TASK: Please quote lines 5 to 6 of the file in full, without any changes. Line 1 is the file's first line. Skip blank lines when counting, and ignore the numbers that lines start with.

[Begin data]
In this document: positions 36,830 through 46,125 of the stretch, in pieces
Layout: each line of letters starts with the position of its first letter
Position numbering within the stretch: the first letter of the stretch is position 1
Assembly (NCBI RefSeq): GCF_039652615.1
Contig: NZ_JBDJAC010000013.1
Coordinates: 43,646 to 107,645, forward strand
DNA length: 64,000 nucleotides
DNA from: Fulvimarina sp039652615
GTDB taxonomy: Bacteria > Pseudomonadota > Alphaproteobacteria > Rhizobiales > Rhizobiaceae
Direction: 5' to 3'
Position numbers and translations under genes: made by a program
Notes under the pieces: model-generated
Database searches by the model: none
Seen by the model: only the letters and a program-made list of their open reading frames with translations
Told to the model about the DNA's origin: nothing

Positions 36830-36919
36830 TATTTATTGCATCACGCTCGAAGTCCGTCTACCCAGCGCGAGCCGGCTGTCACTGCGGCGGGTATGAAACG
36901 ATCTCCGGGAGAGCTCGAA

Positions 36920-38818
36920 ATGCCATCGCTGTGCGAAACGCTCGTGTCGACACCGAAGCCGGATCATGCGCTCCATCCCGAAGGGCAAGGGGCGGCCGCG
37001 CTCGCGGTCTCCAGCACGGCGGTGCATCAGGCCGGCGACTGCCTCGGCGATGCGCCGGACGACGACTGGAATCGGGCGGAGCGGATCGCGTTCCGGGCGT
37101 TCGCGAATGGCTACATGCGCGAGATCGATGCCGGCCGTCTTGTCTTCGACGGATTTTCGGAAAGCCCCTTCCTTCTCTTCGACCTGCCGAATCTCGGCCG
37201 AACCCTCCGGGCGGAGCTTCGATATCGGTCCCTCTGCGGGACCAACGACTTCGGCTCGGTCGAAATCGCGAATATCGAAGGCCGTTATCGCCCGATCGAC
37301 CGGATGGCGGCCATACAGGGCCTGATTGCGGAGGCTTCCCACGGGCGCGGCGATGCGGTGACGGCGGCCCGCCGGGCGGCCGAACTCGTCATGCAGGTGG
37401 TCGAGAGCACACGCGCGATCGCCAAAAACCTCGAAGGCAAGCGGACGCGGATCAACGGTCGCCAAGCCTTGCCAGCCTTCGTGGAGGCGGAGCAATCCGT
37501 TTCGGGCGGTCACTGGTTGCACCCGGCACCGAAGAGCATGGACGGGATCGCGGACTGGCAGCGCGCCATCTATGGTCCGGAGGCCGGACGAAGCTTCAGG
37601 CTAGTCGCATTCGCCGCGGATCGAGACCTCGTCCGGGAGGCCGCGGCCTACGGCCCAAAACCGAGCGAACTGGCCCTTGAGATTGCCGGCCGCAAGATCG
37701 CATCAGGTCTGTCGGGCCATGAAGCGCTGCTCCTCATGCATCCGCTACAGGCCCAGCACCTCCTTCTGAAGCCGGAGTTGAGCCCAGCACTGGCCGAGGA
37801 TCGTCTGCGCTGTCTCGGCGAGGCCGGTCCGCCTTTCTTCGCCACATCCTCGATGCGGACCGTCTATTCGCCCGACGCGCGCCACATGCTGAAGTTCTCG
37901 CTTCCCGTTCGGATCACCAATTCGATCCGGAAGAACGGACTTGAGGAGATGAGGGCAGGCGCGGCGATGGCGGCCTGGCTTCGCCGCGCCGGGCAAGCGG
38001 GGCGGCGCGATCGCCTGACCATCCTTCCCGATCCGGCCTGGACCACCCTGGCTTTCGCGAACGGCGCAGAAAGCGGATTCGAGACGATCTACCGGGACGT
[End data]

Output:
Contig: NZ_JBDJAC010000013.1
Coordinates: 43,646 to 107,645, forward strand